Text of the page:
Given “the limited prospects for large-scale electricity storage in the medium term”, continued investment in the electricity networks will be needed. In fact, the growing role of renewables “often requires additional network investments in order for it to be integrated effectively into the system. The over $260 billion invested in electricity networks globally in 2015 is a crucial component of energy security. Almost all of this is subject to regulation, reinforcing the importance of a stable and transparent regulatory environment to maintain adequate investment.”
Nuclear power investment reached its highest level for two decades in 2015, largely due to expansion in China, “where new nuclear capacity is reducing the need for coal-fired generation”. But in Europe and North America, “low wholesale prices, weak carbon price signals and project management problems continue to hinder nuclear investment”.
For the electricity sector the IEA concludes that “a major shift in investment towards low-carbon sources of power generation is underway. New low-carbon generation – renewables and nuclear – from capacity coming online in 2015 exceeds the entire growth of global power demand in that year. Renewables investment, primarily in wind, solar PV and hydropower was almost USD $290 billion. Technological progress and economies of scale are driving down the cost of renewables.”
Despite this good news, the IEA adds the by-now familiar warning that “energy investment is not yet consistent with the transition to a low-carbon energy system envisaged in the Paris Climate Agreement reached at the end of 2015.”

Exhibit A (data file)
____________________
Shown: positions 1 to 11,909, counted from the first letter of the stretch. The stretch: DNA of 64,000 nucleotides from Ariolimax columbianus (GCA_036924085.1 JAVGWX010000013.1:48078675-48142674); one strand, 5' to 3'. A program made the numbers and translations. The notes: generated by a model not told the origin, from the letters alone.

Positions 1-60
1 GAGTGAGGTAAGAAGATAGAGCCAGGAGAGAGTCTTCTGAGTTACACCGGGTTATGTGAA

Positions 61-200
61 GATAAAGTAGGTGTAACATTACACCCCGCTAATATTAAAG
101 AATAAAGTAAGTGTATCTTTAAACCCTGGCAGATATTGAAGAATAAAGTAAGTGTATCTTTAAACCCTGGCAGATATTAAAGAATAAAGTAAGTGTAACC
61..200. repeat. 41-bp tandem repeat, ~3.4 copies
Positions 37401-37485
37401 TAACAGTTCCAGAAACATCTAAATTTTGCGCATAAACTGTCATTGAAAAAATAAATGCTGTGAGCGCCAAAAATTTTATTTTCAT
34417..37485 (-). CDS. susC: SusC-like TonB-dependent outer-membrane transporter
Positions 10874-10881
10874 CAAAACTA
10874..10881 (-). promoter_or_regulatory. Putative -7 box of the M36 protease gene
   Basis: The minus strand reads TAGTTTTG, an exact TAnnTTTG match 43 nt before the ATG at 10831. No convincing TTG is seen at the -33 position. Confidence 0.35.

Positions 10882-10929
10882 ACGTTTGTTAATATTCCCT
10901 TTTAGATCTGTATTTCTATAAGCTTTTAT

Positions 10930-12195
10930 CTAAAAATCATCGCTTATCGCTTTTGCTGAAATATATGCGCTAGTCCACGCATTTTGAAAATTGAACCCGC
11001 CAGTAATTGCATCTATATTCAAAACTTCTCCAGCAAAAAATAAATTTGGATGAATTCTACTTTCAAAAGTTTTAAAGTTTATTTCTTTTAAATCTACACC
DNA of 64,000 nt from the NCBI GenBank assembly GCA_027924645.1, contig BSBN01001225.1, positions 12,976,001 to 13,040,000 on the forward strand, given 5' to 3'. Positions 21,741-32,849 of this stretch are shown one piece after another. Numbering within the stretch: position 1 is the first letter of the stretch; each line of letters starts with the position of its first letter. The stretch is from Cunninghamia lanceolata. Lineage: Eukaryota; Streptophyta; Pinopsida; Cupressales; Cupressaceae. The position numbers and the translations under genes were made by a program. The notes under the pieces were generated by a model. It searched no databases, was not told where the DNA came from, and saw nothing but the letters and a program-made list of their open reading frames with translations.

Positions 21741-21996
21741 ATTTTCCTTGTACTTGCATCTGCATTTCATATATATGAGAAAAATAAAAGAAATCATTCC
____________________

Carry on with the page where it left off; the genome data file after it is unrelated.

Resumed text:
While “wind, solar PV and electric-vehicle investments are broadly on a trajectory consistent with limiting the increase in global temperature to 2°C, investment in other low-carbon technologies is falling behind”, the report notes. “In several countries, nuclear capacity is ageing with little investment going to replacement capacity, and renewables are struggling to compensate for reduced nuclear output. Large-scale investment in CCS has yet to take off. On the demand side, economically viable alternatives to oil have yet to emerge in aviation, heavy-duty transport and shipping, which collectively account for the bulk of oil consumption. And large investments are still being made in highly inefficient subcritical coal plants, which risk locking in carbon emissions for decades.”
To really get to a low-carbon economy, “a combination of accelerated technological innovation and an investment framework aimed at encouraging rapid, large-scale deployment of low-carbon technologies will be essential”, the IEA concludes.